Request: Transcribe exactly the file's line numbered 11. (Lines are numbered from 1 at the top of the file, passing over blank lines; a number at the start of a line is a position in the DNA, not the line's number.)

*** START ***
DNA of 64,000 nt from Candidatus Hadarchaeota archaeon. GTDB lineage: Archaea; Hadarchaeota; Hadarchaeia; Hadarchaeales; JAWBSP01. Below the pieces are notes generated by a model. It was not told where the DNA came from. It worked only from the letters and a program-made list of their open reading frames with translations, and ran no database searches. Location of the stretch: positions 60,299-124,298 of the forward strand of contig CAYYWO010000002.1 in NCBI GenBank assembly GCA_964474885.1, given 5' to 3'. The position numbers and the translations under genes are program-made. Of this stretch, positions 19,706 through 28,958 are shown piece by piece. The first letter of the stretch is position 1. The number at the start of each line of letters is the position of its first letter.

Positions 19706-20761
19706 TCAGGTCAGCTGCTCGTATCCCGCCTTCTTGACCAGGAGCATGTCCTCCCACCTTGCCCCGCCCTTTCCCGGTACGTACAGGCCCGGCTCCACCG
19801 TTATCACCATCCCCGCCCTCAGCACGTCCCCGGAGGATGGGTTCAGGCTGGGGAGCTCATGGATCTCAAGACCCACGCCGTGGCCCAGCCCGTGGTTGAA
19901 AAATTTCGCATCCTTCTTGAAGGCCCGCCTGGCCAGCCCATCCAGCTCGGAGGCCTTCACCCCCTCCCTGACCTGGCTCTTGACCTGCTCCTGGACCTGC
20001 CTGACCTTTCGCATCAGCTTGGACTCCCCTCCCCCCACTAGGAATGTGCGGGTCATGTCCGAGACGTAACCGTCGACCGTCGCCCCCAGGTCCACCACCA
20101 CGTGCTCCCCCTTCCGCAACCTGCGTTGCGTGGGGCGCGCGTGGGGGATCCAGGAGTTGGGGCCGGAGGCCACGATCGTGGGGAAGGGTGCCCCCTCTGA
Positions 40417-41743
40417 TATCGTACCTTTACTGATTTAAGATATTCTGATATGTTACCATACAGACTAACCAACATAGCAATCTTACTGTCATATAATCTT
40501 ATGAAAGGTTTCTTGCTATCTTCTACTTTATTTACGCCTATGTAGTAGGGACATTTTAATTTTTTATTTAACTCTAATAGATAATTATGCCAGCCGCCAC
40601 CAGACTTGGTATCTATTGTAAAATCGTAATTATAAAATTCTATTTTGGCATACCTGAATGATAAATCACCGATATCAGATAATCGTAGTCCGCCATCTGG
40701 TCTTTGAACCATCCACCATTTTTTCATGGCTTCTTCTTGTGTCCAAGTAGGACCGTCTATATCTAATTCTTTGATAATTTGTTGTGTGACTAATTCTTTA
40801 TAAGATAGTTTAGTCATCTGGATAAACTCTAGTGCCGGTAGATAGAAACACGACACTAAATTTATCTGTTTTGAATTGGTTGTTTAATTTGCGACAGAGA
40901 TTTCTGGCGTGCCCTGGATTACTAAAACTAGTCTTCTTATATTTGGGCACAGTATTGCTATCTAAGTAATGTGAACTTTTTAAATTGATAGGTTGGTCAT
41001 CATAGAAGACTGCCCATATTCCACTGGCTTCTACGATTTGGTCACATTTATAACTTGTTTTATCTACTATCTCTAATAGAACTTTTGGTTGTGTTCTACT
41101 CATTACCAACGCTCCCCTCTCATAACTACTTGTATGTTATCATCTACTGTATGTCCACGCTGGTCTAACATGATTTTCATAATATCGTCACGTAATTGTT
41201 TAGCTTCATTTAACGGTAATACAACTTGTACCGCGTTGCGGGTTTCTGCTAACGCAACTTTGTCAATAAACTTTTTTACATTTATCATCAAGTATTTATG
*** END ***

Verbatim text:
40601 CAGACTTGGTATCTATTGTAAAATCGTAATTATAAAATTCTATTTTGGCATACCTGAATGATAAATCACCGATATCAGATAATCGTAGTCCGCCATCTGG